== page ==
China in a mostly complete form, and the book acquired its final,
complete form during Han dynasty. A
Han dynasty writer Wang Chong
however claimed that the _Analects_ that existed during the Han
dynasty was incomplete and formed only a part of a much larger work.
A larger collection of Confucius' teachings existed in the Warring
States period than has been preserved directly in the _Analects_:
Mencius quotes a number of sayings which occur with different wordings
or in a different context than the received text of _Analects._ At
least three times the amount of those do not exist in the _Analects_
According to the
Han dynasty scholar Liu Xiang , there were two
versions of the _Analects_ that existed at the beginning of the Han
dynasty: the "Lu version" and the "Qi version". The Lu version
contained twenty chapters, and the Qi version contained twenty-two
chapters, including two chapters not found in the Lu version. Of the
twenty chapters that both versions had in common, the Lu version had
more passages. Each version had its own masters, schools, and
transmitters. In the reign of
Emperor Jing of Han (r. 157–141 BC),
a third version (the "
Old Text " version) was discovered hidden in a
wall of the home then believed to be Confucius' when the home was in
the process of being destroyed by King Gong of Lu (r. 153–128 BC) in
order to expand the king's palace. The new version did not contain the
two extra chapters found in the Qi version, but it split one chapter
found in the Lu and Qi versions in two, so it had twenty-one chapters,
and the order of the chapters was different. The old text version got
its name because it was written in characters not used since the
Warring States period (i.e. before 221 BC), when it was
assumed to have been hidden. According to the
Han dynasty scholar
Huan Tan , the old text version had four hundred characters different
from the Lu version (from which the received text of the _Analects_ is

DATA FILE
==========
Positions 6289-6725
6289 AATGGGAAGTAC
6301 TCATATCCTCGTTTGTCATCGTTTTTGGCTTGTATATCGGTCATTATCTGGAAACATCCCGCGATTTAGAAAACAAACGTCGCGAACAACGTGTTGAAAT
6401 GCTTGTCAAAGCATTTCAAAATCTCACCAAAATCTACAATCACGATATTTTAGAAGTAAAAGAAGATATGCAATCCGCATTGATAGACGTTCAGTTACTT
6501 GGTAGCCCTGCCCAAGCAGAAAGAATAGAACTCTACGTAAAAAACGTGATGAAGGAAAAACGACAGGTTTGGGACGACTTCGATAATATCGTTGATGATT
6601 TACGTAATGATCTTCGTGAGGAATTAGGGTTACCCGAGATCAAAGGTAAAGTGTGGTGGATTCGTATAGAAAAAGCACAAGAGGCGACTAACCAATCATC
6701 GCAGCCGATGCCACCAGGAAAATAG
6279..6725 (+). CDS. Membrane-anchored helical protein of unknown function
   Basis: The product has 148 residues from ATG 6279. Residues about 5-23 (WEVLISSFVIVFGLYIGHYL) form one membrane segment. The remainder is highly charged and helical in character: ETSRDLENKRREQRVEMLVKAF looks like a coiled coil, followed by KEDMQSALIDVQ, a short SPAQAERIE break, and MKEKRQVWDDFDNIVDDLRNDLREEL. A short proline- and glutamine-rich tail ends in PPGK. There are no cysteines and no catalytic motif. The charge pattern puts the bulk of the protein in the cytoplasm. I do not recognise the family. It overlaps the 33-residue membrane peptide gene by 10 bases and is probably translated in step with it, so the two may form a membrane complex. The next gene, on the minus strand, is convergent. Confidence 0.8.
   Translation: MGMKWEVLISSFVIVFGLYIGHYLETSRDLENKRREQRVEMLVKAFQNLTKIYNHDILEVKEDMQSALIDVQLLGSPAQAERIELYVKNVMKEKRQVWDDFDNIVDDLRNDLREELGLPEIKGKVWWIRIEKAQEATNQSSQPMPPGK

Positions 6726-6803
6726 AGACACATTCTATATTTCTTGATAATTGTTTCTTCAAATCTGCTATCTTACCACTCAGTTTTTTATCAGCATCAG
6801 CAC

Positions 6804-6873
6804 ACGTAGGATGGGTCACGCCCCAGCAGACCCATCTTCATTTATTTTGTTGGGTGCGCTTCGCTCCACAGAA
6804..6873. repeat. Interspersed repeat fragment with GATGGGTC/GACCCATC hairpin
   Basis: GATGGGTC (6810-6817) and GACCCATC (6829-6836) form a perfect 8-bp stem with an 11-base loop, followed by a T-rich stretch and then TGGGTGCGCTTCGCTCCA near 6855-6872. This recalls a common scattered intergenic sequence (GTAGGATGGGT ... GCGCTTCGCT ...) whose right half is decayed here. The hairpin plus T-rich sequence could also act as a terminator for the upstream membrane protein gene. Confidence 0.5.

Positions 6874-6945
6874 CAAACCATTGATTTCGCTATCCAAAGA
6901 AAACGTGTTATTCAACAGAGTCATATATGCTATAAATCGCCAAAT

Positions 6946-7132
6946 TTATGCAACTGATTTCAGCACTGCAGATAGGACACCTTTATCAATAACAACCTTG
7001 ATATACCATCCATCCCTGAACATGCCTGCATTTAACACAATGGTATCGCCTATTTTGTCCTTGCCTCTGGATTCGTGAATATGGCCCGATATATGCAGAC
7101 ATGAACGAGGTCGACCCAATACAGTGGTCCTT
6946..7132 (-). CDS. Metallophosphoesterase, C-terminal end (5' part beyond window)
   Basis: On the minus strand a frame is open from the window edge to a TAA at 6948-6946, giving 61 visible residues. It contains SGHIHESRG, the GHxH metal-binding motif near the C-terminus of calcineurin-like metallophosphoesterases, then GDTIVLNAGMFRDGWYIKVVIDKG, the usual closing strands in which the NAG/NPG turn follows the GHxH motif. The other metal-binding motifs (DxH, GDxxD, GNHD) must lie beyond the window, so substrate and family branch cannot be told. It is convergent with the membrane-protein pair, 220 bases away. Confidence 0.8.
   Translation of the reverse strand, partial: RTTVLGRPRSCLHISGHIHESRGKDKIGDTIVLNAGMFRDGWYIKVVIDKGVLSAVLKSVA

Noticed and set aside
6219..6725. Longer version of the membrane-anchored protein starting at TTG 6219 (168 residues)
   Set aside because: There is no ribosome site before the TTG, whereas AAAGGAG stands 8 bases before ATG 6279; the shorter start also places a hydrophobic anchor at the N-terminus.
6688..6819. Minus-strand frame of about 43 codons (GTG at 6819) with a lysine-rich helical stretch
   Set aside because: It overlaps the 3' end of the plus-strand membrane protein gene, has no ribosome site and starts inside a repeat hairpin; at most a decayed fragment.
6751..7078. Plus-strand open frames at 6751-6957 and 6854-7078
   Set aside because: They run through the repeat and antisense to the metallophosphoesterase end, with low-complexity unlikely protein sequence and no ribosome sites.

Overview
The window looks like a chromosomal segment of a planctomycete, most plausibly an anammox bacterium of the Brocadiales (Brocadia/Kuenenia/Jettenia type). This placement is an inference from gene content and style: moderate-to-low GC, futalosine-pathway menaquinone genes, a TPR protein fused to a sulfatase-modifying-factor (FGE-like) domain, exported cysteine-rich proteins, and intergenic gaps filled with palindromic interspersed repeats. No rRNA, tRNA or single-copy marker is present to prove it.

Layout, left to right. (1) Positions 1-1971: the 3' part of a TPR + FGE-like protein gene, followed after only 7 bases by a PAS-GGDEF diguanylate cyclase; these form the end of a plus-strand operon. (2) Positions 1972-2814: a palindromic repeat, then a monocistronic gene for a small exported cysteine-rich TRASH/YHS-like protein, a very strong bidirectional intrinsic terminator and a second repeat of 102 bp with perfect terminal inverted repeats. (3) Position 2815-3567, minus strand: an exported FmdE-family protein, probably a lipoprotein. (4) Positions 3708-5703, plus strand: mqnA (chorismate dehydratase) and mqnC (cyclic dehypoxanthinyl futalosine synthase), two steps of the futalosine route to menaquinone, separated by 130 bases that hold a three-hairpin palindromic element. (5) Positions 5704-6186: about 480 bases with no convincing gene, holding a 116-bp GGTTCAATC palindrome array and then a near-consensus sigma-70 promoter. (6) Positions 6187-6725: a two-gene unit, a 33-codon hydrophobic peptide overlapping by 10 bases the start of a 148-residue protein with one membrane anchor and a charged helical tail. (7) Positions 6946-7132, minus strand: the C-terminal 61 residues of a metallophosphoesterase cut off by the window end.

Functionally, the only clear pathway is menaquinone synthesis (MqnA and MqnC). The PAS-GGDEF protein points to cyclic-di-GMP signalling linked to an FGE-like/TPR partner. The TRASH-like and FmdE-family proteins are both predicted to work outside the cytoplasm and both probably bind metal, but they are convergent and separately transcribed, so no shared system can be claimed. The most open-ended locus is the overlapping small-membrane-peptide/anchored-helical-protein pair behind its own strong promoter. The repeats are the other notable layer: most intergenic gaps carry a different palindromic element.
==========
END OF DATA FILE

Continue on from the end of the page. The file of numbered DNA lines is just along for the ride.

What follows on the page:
mostly based), and it seriously differed from the Lu version in
twenty-seven places. Of these twenty-seven differences, the received
text only agrees with the old text version in two places.
Over a century later, the tutor of the _Analects_ to Emperor Cheng of
Han , Zhang Yu (d. 5 BC), synthesized the Lu and Qi versions by taking
the Lu version as authoritative and selectively adding sections from
the Qi version, and produced a composite text of the _Analects_ known
as the "Zhang Hou Lun". This text was recognized by Zhang Yu's
contemporaries and by subsequent Han scholars as superior to either
individual version, and is the text that is recognized as the
_Analects_ today. The Qi version was lost for about 1 800 years but
re-found during the excavation of the tomb of
Marquis of Haihun that
was found 2011. No complete copies of either the Lu version or the
old text version of the _Analects_ exist today, though fragments of
the old text version were discovered at Dunhuang .
Before the late twentieth century the oldest existing copy of the
_Analects_ known to scholars was found in the "Stone Classics of the
Xinping Era", a copy of the Confucian classics written in stone in the
Han dynasty capital of
Luoyang around 175 AD.
Archaeologists have since discovered two handwritten copies of the
_Analects_ that were written around 50 BC, during the Western Han
dynasty. They are known as the "
Dingzhou _Analects_", and the
Pyongyang _Analects_", after the location of the tombs in which they
were found. The
Dingzhou _Analects_ was discovered in 1973, but no
transcription of its contents was published until 1997. The Pyongyang
_Analects_ was discovered in 1992. Academic access to the Pyongyang
_Analects_ has been highly restricted, and no academic study on it was
published until 2009.
Dingzhou _Analects_ was damaged in a fire shortly after it was
entombed in the Han dynasty. It was further damaged in an earthquake
shortly after it was recovered, and the surviving text is just under